by AngryBlackGuy on Wed Sep 07, 2011 at 11:32:55 AM EST
    out of these comments is the GOP.

    More time is spent bashing Obama than bashing them.


    When Obama starts bashing them (5.00 / 4) (#102)
    by NYShooter on Wed Sep 07, 2011 at 11:44:15 AM EST
    we'll be overjoyed to join in.

    Um, you'll see a LOT more GOP (5.00 / 4) (#104)
    by observed on Wed Sep 07, 2011 at 11:44:48 AM EST
    bashing from commenters here than from your idol.

    Peter Daou (none / 0) (#132)
    by The Addams Family on Wed Sep 07, 2011 at 04:19:20 PM EST
    It was a given the right would try to destroy Obama's presidency. It was a given Republicans would be obstructionists. It was a given the media would run with sensationalist stories. It was a given there would be a natural dip from the euphoric highs of the inauguration. Obama's team was prepared to ride out the trough(s). But they were not prepared for a determined segment of the left to ignore party and focus on principle, to ignore happy talk and demand accountability.

    As president, Obama has done much good and has achieved a number of impressive legislative victories. He is a smart, thoughtful and disciplined man. He has a wonderful family. His staff . . . are good and decent people trying to improve their country and working tirelessly under extreme stress. But that doesn't mean progressives should set aside the things they've fought for their entire lives. It doesn't mean they should stay silent if they think the White House is undermining the progressive cause.

    go read


    Stocks Soar as Italy and Greece Act on Austerity (5.00 / 1) (#70)
    by Jlvngstn on Wed Sep 07, 2011 at 10:26:50 AM EST
    is the headline on CNBC.

    In the story you get this:

    "On Tuesday, Silvio Berlusconi's government unveiled how it plans to make up the recent concessions on austerity spending it had promised a number of special interest groups.

    Italy's value added tax (VAT) will be raised by 1 percentage point to 21 percent. Those earning over 500,000 euros (US$705,000) will be subject to at 3 percent levy, which Reuters reports will raise 35 million euros (US$49 million) next year and 88 million euros (US$123.4 million) a year from 2013."

    Perhaps a more appropriate headline would be:

    Stocks Soar as Italy raises taxes.

    One of my very old friends (5.00 / 1) (#71)
    by Militarytracy on Wed Sep 07, 2011 at 10:33:36 AM EST
    took all of her Facebook stuff down, but you can still message her.  I noticed last night and I became concerned that something was wrong so I messaged her.  She said she is sick of Facebook, nobody really talks to anyone meaningfully, it is a fashion contest or drama and she's sick of it.  I wonder, is this the beginning of a sort of end for Facebook?  I have liked it for keeping up with my family that is far away.  I love that everyone puts photos up, I feel more current with them.  But I think she's right about what she said too.  Anyhow, if you want to know what she's up to you will actually need to take the time to call her or email her now she says.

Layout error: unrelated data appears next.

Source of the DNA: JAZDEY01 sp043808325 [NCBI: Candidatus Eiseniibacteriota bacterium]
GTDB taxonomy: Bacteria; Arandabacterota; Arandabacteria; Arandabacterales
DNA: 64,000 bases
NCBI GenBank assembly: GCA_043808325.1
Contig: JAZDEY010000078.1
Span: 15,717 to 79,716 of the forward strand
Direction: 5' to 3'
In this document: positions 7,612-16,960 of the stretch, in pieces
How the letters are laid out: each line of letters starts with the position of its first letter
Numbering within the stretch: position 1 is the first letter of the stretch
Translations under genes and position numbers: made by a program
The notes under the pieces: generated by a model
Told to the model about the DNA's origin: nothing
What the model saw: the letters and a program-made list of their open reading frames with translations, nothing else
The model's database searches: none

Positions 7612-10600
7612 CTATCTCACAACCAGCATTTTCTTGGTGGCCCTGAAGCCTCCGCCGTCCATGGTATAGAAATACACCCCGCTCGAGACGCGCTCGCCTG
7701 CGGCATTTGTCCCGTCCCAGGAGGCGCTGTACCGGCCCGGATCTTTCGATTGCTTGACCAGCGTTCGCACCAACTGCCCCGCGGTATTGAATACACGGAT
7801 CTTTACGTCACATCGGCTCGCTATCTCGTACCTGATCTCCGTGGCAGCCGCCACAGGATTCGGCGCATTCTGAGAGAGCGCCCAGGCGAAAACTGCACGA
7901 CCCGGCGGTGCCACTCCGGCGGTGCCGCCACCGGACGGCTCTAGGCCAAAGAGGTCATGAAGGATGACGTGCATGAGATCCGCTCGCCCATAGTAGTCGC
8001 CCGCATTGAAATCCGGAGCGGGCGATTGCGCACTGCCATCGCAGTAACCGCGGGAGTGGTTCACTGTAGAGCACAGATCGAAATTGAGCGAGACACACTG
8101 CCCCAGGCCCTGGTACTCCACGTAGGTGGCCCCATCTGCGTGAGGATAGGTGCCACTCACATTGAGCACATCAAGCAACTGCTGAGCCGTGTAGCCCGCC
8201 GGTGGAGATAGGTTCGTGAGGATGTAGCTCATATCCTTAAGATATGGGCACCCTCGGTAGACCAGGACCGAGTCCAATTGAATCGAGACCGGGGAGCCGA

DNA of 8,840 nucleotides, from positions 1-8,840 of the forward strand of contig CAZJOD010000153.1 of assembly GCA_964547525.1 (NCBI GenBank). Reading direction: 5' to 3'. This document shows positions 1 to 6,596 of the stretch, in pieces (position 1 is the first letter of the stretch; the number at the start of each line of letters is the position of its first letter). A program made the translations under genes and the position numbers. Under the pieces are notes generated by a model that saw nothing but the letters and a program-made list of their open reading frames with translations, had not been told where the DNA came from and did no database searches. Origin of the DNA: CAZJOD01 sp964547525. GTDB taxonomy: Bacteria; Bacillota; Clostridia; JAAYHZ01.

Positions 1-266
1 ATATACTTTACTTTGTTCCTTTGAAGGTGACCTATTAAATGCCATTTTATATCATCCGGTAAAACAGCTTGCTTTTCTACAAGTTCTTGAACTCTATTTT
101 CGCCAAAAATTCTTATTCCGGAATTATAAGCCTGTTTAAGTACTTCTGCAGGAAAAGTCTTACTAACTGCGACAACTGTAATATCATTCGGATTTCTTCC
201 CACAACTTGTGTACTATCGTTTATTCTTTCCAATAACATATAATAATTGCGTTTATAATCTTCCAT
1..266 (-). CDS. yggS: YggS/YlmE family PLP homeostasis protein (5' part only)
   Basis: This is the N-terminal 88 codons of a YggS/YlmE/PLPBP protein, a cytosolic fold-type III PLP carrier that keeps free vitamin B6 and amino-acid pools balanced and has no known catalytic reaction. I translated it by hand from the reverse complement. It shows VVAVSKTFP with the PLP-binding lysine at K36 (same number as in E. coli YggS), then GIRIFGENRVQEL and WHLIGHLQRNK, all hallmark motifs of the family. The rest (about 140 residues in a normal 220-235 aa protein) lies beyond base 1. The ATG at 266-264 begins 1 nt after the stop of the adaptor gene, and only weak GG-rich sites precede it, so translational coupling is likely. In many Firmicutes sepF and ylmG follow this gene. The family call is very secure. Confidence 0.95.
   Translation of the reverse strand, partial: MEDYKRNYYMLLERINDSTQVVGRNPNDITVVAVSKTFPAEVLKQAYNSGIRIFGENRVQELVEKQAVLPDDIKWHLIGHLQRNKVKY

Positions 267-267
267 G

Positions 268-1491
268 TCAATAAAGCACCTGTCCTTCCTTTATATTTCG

It's getting old (none / 0) (#81)
    by Ga6thDem on Wed Sep 07, 2011 at 11:14:53 AM EST
    Your news streams get clogged with junk. Three years ago or more like two years ago I used to spend a lot of time on facebook. Now i spend maybe 5 minutes a day on it. I just go to check in and see birthdays and post a happy birthday on somebody's wall. I do love the family pictures and as my husband's nephew and his wife just had a baby, you get all the news much quicker.

    I agree. I don't use it nearly as much anymore (none / 0) (#95)
    by ruffian on Wed Sep 07, 2011 at 11:33:11 AM EST
    It does seem to have a newer model as a host for group things like fan clubs and businesses. I'm betting that use will outpace the individuals keeping in touch in the long run.

    facebook is not changing (none / 0) (#103)
    by CST on Wed Sep 07, 2011 at 11:44:22 AM EST
    you've just been using it longer.

    Same thing happened about 6 or 7 years ago among the younger set.  Use to be a constant thing, now it's just a thing.  But I have a feeling it's still gonna remain a "thing" that isn't going anywhere anytime soon.


    I never used Facebook much (none / 0) (#99)
    by sj on Wed Sep 07, 2011 at 11:40:30 AM EST
    I do like it for photo sharing and for events, but I do not care what so-and-so is cooking for dinner (really) or who did what in farmville.  I've always read more than I posted and I only read it once or twice a week.

    facebook (none / 0) (#118)
    by CoralGables on Wed Sep 07, 2011 at 12:53:27 PM EST
    is oftentimes the middle school water fountain for less than grownups.

    Question (1.00 / 1) (#2)
    by AngryBlackGuy on Tue Sep 06, 2011 at 07:28:44 PM EST